Left-turn accidents are frequently severe as they often result in near head-on or T-bone type collisions – often at high speeds.
They can involve multiple vehicles and significant injury or death. Because of the frequency and severity of left-turn accidents, you should educate your drivers annually on left-turn hazards and ways to prevent them.
Key training principles to be covered should include:
Turning at intersections with green left-turn arrows
When determining fault for intersection accidents the first question to ask is: who had the right-of-way? When a driver has a green arrow, they have the right-of-way. This is the safest situation as oncoming traffic has a red light.
When a driver has options as to where they can turn left, best practice is to choose an intersection with a green left-turn arrow. Route planners should make this a primary consideration when creating designated routes.
Understanding yellow turn arrows
The introduction of flashing yellow arrows in many states over the last 10 years has created confusion for many drivers. Make sure your drivers understand the differences between these caution lights:
Steady yellow arrow: light is about to turn red
Only finish a turn that has already been started if there is an adequate gap in traffic. Flashing yellow arrow (new): Use extreme caution as oncoming traffic has a green light and full right-of-way. Most left-turn crashes occur at the end of a green light when the light changes to yellow and drivers turn, assuming oncoming traffic will stop.
Who wants to miss a light and wait for another series of light changes? So, maybe that’s why you move to the middle of the intersection feeling, at a minimum, you can race through the turn when the light turns yellow. This can be extremely dangerous because:
Issue: “Oncoming drivers may have the same intention and not stop”
If the light turns red while waiting, you must turn against a red light or back up, both extremely dangerous and illegal maneuvers. You should understand the importance of not moving into the intersection until there is an adequate gap in traffic to completely make the turn safely. You should not wait in the middle of an intersection!
Issue: “Judging distances and obstructed views”
Left-turn collisions often occur when the turning driver misjudges the speed or distance of oncoming traffic, or their view is obstructed by oncoming vehicles waiting to turn left.
Before making a left turn, drivers should always use caution by ensuring the gap in traffic is large enough. Poor judgement often involves:
• Drivers not increasing the gap needed for faster speeds limits, often using the same gap for all speeds. Believing larger objects are not moving as fast as smaller vehicles. This phenomenon is referred to as speed-size illusion; larger vehicles appear to be moving slower than they really are. The speed-size illusion is often a factor in train/vehicle or semi-truck/vehicle collisions when a driver
thinks the train or semi is moving slower than it is.
• If the view is obstructed by another oncoming vehicle, wait until the vehicle has passed or turned.
In 2019, 41% of motorcycle fatalities involved a vehicle turning left into an oncoming motorcycle. It’s hard to judge a motorcycle’s speed or distance from an intersection and they are easily obstructed by other vehicles.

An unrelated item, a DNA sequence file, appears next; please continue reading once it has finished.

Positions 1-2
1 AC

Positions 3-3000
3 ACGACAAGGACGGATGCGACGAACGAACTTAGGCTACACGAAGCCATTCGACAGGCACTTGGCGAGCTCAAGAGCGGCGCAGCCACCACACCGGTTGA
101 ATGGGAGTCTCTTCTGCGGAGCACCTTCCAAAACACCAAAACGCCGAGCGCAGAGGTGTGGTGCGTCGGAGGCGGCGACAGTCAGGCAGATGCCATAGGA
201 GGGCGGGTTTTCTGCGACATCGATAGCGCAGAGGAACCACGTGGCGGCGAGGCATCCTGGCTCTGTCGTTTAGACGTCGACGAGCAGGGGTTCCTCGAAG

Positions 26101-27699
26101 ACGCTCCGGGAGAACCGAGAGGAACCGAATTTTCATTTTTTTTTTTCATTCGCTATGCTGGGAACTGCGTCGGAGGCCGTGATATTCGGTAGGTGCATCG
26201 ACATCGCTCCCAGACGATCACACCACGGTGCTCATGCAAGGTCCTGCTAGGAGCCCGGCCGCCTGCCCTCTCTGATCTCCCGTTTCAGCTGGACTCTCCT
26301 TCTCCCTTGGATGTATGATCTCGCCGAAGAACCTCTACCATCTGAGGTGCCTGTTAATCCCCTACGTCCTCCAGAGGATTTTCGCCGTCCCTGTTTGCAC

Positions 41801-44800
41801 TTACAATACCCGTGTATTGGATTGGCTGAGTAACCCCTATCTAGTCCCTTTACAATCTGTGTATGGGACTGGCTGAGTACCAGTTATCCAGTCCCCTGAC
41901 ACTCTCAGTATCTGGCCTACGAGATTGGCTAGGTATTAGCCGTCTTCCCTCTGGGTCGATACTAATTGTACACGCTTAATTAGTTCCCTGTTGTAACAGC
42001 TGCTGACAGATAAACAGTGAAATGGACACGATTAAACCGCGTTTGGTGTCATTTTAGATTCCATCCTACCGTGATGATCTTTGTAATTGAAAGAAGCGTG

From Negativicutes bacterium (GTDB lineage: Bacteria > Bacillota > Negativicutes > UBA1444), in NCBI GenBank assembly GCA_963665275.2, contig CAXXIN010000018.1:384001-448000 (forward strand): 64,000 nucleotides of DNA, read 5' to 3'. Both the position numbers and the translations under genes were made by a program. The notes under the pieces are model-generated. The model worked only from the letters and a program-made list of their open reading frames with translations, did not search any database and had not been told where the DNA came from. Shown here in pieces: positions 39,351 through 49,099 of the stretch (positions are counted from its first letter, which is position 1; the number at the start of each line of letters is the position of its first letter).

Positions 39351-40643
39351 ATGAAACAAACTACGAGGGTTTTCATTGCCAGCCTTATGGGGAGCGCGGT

Multiple left-turn lanes
When making a turn at an intersection with multiple left turn lanes, larger vehicles and vehicles with trailers should use the lane furthest to the right. This lane provides the largest turn radius, thus affording more room to make the turn. The far-right turn lane also allows a driver to easily monitor the location of vehicles turning next to them as there are fewer blind spots.
Importance of turn signals
Turn signals perform an important function by notifying others of a driver’s intention. Not using a turn signal when required will often increase a driver’s liability in an accident, even if it is not a major causal factor, as they have violated the law.
Elimination of distractions
Intersections are complicated, with multiple changing variables: oncoming and cross traffic, pedestrians, bicyclists, changing traffic signals, etc. A driver must be 100% focused visually and cognitively when navigating any intersection.
Pedestrians and cyclists are often struck at intersections when a driver is distracted
When drivers are distracted, they often drive with the flow of traffic, relying on the movement of other vehicles in their periphery to indicate when it is time to proceed. Blindly following a vehicle through an intersection is very dangerous.
Right-of-way is an interesting concept. A green light may give you the right-of-way at an intersection, but you shouldn’t count on other drivers or pedestrians to correctly understand and follow traffic light controls.
When approaching an intersection with a green light a driver should:
• Scan sidewalks for pedestrians and bicyclists
• Scan traffic for signs a vehicle might not stop
• Anticipate the light being “stale”, or about to turn to yellow, then red
Before proceeding after YOUR light changes, ensure that all cross traffic has stopped and pedestrians have made it through the intersection.
Practice Situational Awareness –– the skill of seeing what is happening around you and taking precautions:
• “That car may pull out in front of me, I should cover my brake”
• “That jogger may try to cross against the light, I need to wait before proceeding”
• “That truck is going too fast to stop, I better brake”
You — and each one of your drivers — want to drive defensively. Adjusting your driving to protect yourselves
from the mistakes of others not only avoids costly accidents but helps us get you very competitive rates, as well.